Rounding Up Rubbish

The site where Brody Hall stands today (intersection of Harrison & Michigan Ave) was once used by the city East Lansing as a landfill. There is little historical documentation on the landfill, which made it difficult to find information about the site. What we do know is that it was active from the early 1900s until the 1940s. The artifacts recovered during construction projects and CAP excavations near Brody and the Emmons amphitheater date to the late 1920s and early 1930s. This suggests that this particular portion of the landfill was used during that time period. The most plentiful artifact type is glass bottles. The bottles show us a rare glimpse of the different kinds of products used by people living in East Lansing at the time, from health products to milk and alcohol bottles.

Bottom of bottle with Owens Illinois makers mark, factory and date codes.

Bottom of bottle with Owens Illinois makers mark, factory and date codes.

The process of dating the bottles was not too complicated, mostly due to the guide the Society for Historical Archaeology has that explains the changes of bottle morphology though time. Small markings such as lines or pontiff marks that are caused during the process of glass molding can tell help you narrow down the time frame more. As the methods used for making glass bottles changed, small characteristics of the bottles changed with it. Another way for dating glass bottles are the codes/date stamps or company marks found on the bottom, similar to the way modern day plastic bottles have numbers for the quality of plastic and recycling marks. These bottle marks are a much faster way to identify the company that manufactured the bottle and can even be helpful enough to tell you the time frame it could have been made and even the location it was manufactured.

Owens-Illinois made Steuer wine bottle

Owens-Illinois made Steuer wine bottle.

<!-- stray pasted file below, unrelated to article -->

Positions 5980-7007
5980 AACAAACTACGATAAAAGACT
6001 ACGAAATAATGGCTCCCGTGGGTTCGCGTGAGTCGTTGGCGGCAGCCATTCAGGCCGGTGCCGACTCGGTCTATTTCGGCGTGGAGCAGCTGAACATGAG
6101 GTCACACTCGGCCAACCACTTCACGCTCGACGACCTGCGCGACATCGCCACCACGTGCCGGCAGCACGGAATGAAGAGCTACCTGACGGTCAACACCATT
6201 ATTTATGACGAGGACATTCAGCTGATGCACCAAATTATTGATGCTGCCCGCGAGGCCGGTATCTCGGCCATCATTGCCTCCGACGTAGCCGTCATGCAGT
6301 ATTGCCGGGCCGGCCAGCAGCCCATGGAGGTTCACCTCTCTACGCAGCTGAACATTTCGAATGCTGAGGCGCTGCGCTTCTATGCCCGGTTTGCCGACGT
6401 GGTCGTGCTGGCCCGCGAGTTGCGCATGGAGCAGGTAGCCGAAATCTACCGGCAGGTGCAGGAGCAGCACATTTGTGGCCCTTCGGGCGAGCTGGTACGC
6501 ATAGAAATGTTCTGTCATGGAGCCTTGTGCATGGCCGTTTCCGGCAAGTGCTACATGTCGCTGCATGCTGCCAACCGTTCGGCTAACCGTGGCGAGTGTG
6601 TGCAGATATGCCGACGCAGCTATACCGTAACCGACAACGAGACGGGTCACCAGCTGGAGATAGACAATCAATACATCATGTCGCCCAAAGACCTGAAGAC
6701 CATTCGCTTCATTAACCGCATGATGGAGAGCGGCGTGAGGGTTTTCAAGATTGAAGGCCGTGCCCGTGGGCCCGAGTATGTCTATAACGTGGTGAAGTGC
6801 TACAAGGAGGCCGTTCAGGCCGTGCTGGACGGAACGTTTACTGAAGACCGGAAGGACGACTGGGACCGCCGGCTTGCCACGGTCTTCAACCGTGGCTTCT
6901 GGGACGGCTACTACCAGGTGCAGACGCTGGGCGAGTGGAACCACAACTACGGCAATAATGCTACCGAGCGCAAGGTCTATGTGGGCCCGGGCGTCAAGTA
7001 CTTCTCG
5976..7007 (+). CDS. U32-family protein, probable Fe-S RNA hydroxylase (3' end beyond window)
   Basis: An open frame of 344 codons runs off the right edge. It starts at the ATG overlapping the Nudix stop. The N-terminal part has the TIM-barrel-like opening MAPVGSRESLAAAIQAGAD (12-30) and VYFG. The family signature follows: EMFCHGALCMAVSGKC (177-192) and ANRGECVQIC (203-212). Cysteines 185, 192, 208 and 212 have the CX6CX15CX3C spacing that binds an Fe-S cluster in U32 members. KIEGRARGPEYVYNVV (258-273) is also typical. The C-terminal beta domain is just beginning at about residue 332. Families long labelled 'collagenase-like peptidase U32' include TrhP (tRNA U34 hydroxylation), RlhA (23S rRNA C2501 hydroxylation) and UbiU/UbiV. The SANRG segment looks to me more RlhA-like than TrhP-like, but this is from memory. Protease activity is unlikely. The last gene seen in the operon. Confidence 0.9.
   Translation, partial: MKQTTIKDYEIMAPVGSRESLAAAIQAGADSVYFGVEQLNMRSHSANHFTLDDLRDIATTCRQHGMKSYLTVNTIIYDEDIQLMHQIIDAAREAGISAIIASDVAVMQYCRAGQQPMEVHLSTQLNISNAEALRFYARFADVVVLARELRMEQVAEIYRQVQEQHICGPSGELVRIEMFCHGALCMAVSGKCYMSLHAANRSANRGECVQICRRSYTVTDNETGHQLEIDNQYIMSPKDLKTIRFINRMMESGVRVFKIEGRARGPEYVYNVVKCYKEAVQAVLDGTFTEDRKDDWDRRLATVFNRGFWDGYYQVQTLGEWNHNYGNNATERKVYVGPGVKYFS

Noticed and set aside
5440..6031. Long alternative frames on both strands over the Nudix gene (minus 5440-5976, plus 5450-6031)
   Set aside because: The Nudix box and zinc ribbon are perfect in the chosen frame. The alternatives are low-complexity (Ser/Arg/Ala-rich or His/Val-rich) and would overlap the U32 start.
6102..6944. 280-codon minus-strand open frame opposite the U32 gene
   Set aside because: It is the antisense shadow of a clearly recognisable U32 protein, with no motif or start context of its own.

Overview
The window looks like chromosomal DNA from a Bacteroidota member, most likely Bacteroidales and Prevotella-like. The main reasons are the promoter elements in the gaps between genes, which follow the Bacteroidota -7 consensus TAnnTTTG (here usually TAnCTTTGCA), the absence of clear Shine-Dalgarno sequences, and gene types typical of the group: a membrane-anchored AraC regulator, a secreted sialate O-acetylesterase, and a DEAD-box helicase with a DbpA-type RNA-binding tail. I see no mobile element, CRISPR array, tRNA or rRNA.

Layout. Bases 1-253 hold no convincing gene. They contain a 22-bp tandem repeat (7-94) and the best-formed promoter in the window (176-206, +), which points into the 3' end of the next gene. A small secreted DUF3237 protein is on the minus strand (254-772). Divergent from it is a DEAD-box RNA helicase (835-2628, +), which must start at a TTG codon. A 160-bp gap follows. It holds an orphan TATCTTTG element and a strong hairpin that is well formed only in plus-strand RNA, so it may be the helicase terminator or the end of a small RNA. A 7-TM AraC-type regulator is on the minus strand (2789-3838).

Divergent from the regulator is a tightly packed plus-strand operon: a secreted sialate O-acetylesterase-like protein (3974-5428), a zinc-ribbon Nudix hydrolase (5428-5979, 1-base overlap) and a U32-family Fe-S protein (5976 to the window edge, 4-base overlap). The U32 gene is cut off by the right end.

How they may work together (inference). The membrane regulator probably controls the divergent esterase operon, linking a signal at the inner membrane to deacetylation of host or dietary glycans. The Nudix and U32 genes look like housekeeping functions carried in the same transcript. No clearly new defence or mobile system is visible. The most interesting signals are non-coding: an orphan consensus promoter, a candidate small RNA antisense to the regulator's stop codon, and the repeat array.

It has been interesting to learn about how the process for making bottles has changed throughout time because it is something that I normally would not have the opportunity to research. For my research project this semester I have decided to focus on learning what I can about health in East Lansing around that time. By looking at these bottles I have started thinking about the types of products we found and comparing it with the kinds of products we still use today. The similar products were household cleaners, such as bleach or ammonia, and various kinds of alcohol like whiskey and wine, but when looking at the healthcare products we found some things I would not have thought of as being used.

Bromo-Seltzer ad from 1937

Bromo-Seltzer ad from 1937. Image Source.

The products used for cleaning such as Roman Cleanser, the first commercial version of bleach cleansers, and Little Bo beep Ammonia are not new to many people. Some of the kinds of alcohol we found that many have not heard of are Wilkin’s Whiskey and Hiram Walker Whiskey. The healthcare products we found were Wildroot and Vitalis, haircare products that are still around, but have fallen out of common use. There were also a few bottles of Bromo-Seltzer, an early form of antacids. Hair gel and antacids are not new products, but it is easy to see that varieties and companies can be popular at a point in time, but then other companies rise to replace them. There were still some healthcare products that were easily recognizable, such as the Listerine bottle mentioned in a previous post. Another way to be able to see how the culture thought of the product in that time is to look at their advertisements. Looking at these products and their advertisements can show us the differences in ways of life that we normally would not think about. Researching health from this time period has been an eye-opener for how people used to live. I have learned so much about the different kinds of health and how much we have changed over the past hundred years.